P.S. 2: Referring the anti-piracy treaty #ACTA to the Court of Justice of the European Union (CJEU) marks a lull in the proceedings, but not an end to the political battle. A few moments ago, the online petition launched by @Avaaz for the European Parliament (and the national parliaments) to reject ACTA had already been signed by 2,436,282 netizens, but more are welcome until the official burial.


  1. Hi Ralf,

    Good post. I would say the Council is not undemocratic by definition, but its dealings need to be made wholly transparent and open. Currently things are hidden behind the usual diplomatic 'secret défense', wholly illegitimate in domestic EU affairs.

    In another sense the Council is the *only* democratic institution of the EU because it is the only one whose representatives ordinary European citizens can recognize. Europeans citizens have never heard of their MEPs, but there is a visceral connection between them and their national government (for or against). MEPs and the Commission have near-zero legitimacy in this sense.

    More generally, European governance is undemocratic in that it attempts to bind successor majorities with constitutional-type rules: the ECB's mandate, the famously 'stupid' Stability & Growth Pact, the six pack (with the undemocratic monstrosity that is "reverse QMV" against deficits) and the new fiscal compact treaty.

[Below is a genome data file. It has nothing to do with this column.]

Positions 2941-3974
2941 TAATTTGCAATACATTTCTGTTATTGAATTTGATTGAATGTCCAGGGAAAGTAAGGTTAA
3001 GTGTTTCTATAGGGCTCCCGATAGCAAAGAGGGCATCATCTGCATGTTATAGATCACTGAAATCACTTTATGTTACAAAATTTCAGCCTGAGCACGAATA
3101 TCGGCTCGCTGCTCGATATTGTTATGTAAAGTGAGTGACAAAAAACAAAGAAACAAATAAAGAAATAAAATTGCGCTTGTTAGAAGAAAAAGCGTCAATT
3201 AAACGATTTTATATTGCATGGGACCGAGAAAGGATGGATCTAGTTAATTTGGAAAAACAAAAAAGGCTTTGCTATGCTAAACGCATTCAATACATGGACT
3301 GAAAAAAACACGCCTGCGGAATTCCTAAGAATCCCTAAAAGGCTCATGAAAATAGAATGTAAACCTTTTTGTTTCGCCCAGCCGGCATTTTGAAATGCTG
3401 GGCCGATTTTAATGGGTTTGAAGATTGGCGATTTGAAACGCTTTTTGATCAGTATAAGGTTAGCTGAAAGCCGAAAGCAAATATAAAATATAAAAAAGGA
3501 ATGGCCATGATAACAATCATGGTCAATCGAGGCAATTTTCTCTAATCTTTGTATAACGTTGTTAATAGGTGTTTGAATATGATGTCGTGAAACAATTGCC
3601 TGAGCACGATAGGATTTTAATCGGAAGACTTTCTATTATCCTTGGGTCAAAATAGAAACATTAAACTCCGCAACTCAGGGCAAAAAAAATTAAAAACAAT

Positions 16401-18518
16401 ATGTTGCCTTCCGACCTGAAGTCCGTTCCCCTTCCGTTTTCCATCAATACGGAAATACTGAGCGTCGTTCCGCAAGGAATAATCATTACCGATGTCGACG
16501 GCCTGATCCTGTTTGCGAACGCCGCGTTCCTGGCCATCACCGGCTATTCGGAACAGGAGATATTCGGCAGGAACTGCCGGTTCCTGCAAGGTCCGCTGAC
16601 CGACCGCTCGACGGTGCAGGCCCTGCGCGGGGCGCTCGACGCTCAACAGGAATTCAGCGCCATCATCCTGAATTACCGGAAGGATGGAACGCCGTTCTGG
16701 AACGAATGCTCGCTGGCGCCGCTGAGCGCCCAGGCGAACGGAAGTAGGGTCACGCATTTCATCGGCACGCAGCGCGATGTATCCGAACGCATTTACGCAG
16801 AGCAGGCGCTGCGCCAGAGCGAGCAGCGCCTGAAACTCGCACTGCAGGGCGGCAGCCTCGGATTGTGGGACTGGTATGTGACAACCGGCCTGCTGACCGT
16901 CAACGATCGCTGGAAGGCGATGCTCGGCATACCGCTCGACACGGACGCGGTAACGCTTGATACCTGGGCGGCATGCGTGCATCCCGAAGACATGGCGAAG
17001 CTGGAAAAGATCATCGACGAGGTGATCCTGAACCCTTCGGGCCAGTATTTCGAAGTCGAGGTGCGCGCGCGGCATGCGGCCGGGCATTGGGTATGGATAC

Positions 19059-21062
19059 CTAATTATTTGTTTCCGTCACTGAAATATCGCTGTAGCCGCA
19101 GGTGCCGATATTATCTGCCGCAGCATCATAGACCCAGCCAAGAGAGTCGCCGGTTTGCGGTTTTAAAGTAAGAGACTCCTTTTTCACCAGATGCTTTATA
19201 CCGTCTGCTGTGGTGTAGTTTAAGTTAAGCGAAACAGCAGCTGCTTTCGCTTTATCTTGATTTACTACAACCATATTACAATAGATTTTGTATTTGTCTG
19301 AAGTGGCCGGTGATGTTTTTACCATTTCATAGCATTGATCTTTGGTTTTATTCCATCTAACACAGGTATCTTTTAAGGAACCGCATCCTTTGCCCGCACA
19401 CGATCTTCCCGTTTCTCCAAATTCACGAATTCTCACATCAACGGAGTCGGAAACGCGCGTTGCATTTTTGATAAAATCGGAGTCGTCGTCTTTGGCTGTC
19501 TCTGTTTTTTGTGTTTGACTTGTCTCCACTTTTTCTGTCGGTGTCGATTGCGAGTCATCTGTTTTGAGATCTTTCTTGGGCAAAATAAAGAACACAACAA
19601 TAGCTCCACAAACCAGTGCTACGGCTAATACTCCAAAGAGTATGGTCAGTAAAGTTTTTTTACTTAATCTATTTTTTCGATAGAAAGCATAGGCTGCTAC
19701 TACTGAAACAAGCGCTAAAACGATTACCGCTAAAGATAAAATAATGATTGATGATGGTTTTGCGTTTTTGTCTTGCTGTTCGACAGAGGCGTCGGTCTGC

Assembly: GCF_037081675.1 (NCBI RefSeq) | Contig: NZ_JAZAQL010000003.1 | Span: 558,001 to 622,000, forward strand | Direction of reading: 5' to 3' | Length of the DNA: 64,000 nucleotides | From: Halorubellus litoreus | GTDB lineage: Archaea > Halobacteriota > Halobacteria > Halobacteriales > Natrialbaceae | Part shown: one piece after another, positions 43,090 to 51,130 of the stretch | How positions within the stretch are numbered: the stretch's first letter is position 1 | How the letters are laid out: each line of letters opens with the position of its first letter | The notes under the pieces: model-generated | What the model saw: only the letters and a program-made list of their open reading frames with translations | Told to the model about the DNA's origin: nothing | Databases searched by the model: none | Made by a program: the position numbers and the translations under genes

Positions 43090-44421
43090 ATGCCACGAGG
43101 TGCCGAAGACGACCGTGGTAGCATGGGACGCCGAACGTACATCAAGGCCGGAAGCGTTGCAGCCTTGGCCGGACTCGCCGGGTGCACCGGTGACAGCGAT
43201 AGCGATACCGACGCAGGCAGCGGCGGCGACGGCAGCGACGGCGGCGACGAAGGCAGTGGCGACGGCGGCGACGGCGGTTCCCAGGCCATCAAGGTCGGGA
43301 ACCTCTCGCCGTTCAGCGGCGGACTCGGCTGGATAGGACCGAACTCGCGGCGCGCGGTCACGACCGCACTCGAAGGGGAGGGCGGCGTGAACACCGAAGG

There needs to be a very high threshold for constitutional-type binding of future majorities (such as supermajorities in parliament, referenda..), with strong engagement and approval from public opinion. Vague approval may sometimes exist, engagement never.

  2. @CJWilly

    You bring up many interesting points of view, well worth further discussion.

    My own view is that we need European level democracy for European level decisions.

    Trying to remote control the EU from 27 or more national capitals (and national parliaments) just is not going to work satisfactorily.

  3. I agree. But does one go about this? The treaties cannot be changed without unanimous approval and the Council does not look set to change its way. Perhaps journalists and hacktivists need to be nosier in making Council activities transparent?

  4. @CJWilly

    Both citizens and leaders have to realise two things:
    1) the need for Europe in a globalising world, and
    2) that "we can't go on like this".

    Since we see little of that maturity, raising consciousness is a necessity. We need Enlightenment philosophers for our times.

    Even then, not all the current (and future) EU governments and and populations can be expected to reach maturity in the short run.

    Thus, a new democratic union would have to begin between the willing populations.

  5. So far the "coalition of the (un)willing" has been limited to the eurozone/six-pack/fiskalkompakt, if anything even more horrifically undemocratic than existing structures. I'm not convinced we really "need more Europe" either, at least, not to the extent that we need to completely hand over national democracy to the EU's armies of bureaucrats, diplomats, lawyers and lobbyists (the EU "diplo-bureaucratic machine"). First European democracy, then more powers, we're currently doing the opposite, unfortunately.

  6. @CJWilly

    The new informal coteries have further distanced the EU from its founding values, especially democracy.

    We the People of Europe are necessary foundation for the needed deep integration.